Greek parties and unions on Wednesday were to hold anti-fascist protests in Athens and other cities as police stepped up an investigation into suspected crimes by neo-Nazi party Golden Dawn.
Most of the country's mainstream parties called for a large turnout in the early evening protests, sparked by the murder of an anti-fascist musician, allegedly at the hands of a self-confessed neo-Nazi in Athens last week.
"We call all institutional and social institutions to mobilise," said the socialist Pasok party, a member of the government coalition, while the main opposition Syriza leftists called for a "peaceful march in defence of democracy."
Some 3,000 Communist students and school teachers -- the latter protesting against austerity job cuts -- demonstrated in Athens earlier on Wednesday.
The fatal September 18 stabbing of 34-year-old musician Pavlos Fyssas by unemployed truck driver George Roupakias, who admitted the incident but said he was acting in self-defence, has prompted an unprecedented crackdown on Golden Dawn after months of inaction by the authorities.
In recent months, Golden Dawn has been accused of instigating beatings against migrants and political opponents, and several of its lawmakers have been implicated in assaults, but police had failed to pursue most of the cases.
This changed after Fyssas' murder, with the government this week suspending several senior police officers for failing to investigate suspected illegal activity by Golden Dawn.
Police raids on Golden Dawn offices in search of hidden weapons were also ordered this week, amid reports that the party organised military-style training activities for its members.
Fears police 'tolerated' Golden Dawn violence
In the wake of Fyssas' murder, government officials and police unionists have confirmed long-running fears that Golden Dawn has broad support among the Greek police force.
"Over the last three years there are many incidents in which fellow officers tolerated violence by Golden Dawn members," Christos Fotopoulos, head of the Greek association of police staff, told Skai radio.
Two police generals quit their posts on Monday and several other officers on the island of Evia were suspended after failing to investigate a Golden Dawn office near a local police station where weapons were allegedly kept.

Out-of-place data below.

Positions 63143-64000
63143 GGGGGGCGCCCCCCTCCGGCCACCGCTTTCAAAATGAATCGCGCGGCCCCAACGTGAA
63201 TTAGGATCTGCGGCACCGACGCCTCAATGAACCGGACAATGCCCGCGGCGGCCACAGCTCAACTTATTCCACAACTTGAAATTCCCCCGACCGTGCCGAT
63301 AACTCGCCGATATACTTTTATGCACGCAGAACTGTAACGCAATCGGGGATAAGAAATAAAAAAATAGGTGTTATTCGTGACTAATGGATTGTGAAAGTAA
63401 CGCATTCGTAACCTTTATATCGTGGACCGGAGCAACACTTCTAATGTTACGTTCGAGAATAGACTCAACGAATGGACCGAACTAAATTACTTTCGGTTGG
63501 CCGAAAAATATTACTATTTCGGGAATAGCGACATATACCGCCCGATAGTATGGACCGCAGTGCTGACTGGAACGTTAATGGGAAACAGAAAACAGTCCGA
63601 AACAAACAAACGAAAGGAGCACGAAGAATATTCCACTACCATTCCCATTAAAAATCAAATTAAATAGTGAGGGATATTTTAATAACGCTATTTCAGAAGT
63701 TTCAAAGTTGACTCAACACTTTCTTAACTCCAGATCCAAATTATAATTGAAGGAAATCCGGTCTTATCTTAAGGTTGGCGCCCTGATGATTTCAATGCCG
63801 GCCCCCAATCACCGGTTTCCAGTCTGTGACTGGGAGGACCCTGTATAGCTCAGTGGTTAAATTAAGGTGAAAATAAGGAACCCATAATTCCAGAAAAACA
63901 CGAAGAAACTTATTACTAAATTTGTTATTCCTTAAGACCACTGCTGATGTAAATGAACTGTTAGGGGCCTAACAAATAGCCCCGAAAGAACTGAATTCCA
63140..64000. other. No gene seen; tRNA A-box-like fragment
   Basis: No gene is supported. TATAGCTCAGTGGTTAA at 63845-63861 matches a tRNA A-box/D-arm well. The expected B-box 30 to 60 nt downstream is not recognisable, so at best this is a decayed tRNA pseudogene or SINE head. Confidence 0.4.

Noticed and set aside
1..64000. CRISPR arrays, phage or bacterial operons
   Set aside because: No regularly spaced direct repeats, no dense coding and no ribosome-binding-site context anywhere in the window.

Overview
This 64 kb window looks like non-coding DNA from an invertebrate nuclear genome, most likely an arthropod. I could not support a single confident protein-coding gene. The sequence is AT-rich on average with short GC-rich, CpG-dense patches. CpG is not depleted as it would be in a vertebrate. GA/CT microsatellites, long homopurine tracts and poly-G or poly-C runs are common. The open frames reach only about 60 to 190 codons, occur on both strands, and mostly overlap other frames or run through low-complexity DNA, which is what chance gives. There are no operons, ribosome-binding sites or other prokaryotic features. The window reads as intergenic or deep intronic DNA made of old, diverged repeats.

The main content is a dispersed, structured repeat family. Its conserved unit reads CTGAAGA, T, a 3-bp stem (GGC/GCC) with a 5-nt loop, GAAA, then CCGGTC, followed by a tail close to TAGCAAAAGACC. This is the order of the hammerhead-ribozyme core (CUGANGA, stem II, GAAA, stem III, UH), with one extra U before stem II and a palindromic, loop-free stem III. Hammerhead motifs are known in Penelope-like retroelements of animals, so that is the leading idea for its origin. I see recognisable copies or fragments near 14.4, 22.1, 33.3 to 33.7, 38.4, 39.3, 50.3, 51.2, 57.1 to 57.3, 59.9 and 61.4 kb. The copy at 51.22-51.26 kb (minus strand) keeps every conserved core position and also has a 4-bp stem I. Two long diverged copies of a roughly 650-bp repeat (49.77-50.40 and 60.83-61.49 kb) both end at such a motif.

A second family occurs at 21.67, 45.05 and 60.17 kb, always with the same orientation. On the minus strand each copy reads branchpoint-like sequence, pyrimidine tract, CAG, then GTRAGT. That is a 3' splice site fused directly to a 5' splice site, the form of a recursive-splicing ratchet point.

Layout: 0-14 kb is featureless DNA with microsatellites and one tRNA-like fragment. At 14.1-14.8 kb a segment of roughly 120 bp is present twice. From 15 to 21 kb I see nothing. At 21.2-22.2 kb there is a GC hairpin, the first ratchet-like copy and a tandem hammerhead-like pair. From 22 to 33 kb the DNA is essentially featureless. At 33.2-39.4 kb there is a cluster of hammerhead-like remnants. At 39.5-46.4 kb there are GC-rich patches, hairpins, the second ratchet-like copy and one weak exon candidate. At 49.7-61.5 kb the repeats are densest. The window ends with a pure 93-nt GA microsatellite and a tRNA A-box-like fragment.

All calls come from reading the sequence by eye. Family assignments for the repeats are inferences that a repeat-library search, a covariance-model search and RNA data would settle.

On Tuesday, a police officer assigned to a Golden Dawn lawmaker prosecuted for anti-migrant aggression was arrested in the central town of Agrinio.
Golden Dawn has vehemently denied links to the singer's killer -- despite pictures emerging of Roupakias participating in party activities -- and says it is the victim of a smear campaign.
"I cannot possibly be Al Capone, ordering paid criminals to every corner of Greece," party leader Nikos Michaloliakos told his party website TV this week, dismissing the allegations as "laughable."
"We have dozens of offices operating legally around the country," he said, as the party on Wednesday threatened to sue all its main political rivals.
A few days prior to Fyssas' murder, members of the Communist party had been assaulted by alleged Golden Dawn supporters whilst putting up posters.
On Wednesday, the union of Greek journalists said journalists shedding light on the inner workings of Golden Dawn had received threats from the group, without giving further details.
Capitalising on a rise in social tension in the debt-stricken country, Golden Dawn was first elected to parliament last year with nearly seven percent of the vote, winning 18 seats out of an overall 300.
Until the high-profile murder, Golden Dawn's approval ratings had steadily grown and it became the third most popular party in the country.
But the latest polls show a decline in voter support.
In an April speech to his lawmakers, Michaloliakos had warned that efforts to outlaw Golden Dawn would "open the gates of hell" and would be opposed by "a million Greeks".
"We are ready for whatever it takes. Exile. Even prison," he said.